In Chicago, Prentice Women’s Hospital Doorman, Brian Wilson, Sings to and Calms Expectant Parents

© Phil Velasquez/Chicago Tribune/TNS Prentice Women’s Hospital and Maternity Center doorman Brian Wilson, left, sings Happy Birthday to expectant mother Meghan Landers and her baby bump as husband Alex Landers adds support on Aug. 31…
© Phil Velasquez/Chicago Tribune/TNS Prentice Women’s Hospital and Maternity Center doorman Brian Wilson, left, sings Happy Birthday to expectant mother Meghan Landers and her baby bump as husband Alex Landers adds support on Aug. 31…

At a place where life begins and ends, Brian Wilson guards the gate.

The Prentice Women’s Hospital doorman sees it all. He greets regular oncology patients by name as they come in for treatments, and shares in the joy of families leaving with newborns.

When nervous mothers-to-be show up at the hospital for scheduled deliveries, he comforts them with a calming rendition of “Happy Birthday,” a tradition that gained attention on social media recently when one woman posted about it on Facebook.

Five years ago, Carissa Kapcar was especially anxious as she arrived at Prentice to deliver her daughter Vivian. Five years earlier, Kapcar’s second child was stillborn.

“(His song) became this symbolic thing for me that, ‘Today is her birthday. She is coming out. She will be alive. We’re almost here,'” she said. “It was just an optimistic sign.”

On a recent weekday, Kapcar was downtown with Vivian to celebrate her birthday. They were walking past Prentice, and Kapcar was telling her daughter that the doorman had sung to her on the day she was born.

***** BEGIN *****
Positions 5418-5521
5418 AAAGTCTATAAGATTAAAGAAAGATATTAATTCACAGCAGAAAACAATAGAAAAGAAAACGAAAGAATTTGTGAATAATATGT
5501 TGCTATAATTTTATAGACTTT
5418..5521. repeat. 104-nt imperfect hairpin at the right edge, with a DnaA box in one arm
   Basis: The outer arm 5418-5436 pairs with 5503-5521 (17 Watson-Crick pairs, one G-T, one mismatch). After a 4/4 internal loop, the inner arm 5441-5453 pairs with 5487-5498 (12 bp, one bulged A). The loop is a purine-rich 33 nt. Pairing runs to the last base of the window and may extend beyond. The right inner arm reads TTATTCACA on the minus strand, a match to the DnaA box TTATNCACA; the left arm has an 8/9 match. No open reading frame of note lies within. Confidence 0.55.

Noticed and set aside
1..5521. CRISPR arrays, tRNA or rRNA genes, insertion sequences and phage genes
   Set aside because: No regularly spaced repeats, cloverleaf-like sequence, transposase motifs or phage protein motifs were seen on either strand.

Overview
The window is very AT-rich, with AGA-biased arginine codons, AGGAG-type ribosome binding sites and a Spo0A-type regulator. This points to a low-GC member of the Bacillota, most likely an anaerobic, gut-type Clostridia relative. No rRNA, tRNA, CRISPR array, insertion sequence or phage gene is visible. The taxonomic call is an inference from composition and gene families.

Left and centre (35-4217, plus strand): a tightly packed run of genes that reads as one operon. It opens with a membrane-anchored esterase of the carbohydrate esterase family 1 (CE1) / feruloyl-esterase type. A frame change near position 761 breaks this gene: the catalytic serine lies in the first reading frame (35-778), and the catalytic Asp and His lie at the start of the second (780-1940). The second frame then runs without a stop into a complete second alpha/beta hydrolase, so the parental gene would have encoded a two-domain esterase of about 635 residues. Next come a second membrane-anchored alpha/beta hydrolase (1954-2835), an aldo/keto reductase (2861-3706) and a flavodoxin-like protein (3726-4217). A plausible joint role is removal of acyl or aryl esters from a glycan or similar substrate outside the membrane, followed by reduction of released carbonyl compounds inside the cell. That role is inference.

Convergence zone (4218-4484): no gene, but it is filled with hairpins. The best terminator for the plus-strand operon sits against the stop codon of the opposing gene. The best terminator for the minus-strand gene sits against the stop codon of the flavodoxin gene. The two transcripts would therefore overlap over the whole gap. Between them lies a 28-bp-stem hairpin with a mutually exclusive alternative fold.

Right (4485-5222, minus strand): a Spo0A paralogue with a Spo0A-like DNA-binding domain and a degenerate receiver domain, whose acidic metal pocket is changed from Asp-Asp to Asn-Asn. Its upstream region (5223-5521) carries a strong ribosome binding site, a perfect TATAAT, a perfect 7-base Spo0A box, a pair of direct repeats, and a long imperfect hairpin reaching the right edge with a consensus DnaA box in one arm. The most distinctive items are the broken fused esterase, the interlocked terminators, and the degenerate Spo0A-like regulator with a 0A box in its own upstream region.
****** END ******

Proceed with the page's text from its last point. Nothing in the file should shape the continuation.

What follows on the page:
She gestured to the driveway in front of the hospital, and there was Wilson at the door.

“I saw him and thought, ‘There’s no way that’s the guy,'” she said. She decided to approach him anyway and found out it was indeed him. She thanked Wilson for what he had done on that nervewracking day five years earlier.

Kapcar went home and told the story on her Facebook page, along with a picture of Wilson with Vivian, clutching her American Girl doll.

“I told him how he sang to my belly, that TODAY is Vivi’s birthday and how his cheerful greeting has remained among the most special and sacred moments of that day five years ago,” she wrote.

Kapcar’s post was shared about 2,000 times, including by other mothers who had been comforted by Wilson’s sung greeting.

“It was just really overwhelming,” Wilson said of Kapcar’s gratitude. “People really appreciate (the singing), but no one’s (gone) out of their way to thank me for it.”

Wilson modestly downplayed the small gesture he offers on a big day for so many women.

“I just try to lighten the load,” he said. “From 6:30 in the morning until I get off, I’m singing ‘Happy Birthday.'”

Shortly before noon on a Monday, he was singing to Meghan Landers as she pulled up to the hospital with her mom, Donna Lynch, and her husband, Alex. It was two hours before her scheduled delivery. Landers was hungry — she had skipped breakfast — and, though it wasn’t the couple’s first birth, she was anxious.

“Happy Birthday, ba-by,” Wilson sang to Landers’ tummy. “Happy birthday, ba-by.”

Initially confused, Landers paled and started to tear up. This wasn’t just another appointment — she was about to give birth. Her husband rested his hand on her belly. They looked at each other.

“She was nervous,” Lynch said, turning to Wilson. “Now you calmed her down.”

More babies are delivered at Prentice — about 12,200 a year — than any other hospital in Illinois. Wilson, 45, has worked at the hospital for 17 years, and not much surprises him. He sings when everything is going according to schedule. But he keeps a pair of purple rubber gloves in his left jacket pocket, just in case.

“I’ve assisted on 10 deliveries,” he said. “I’ve opened car doors and seen babies’ heads sticking out. They call me the midwife of the driveway.”

He wears a clip-on tie because he’s had mothers grab on to him as they struggle through labor.

As he loads and unloads vehicles, he makes conversation. He checks in with mothers he recognizes from weekly checkups. He’s on familiar terms with doctors, nurses and staff members, who say hello as they walk by, sharing a laugh or high-fiving.

“He’s like the one guy in the hospital everyone knows,” said Megan McCann, a spokeswoman with Northwestern Memorial HealthCare.

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Source: Chicago Tribune | Rachel Crosby

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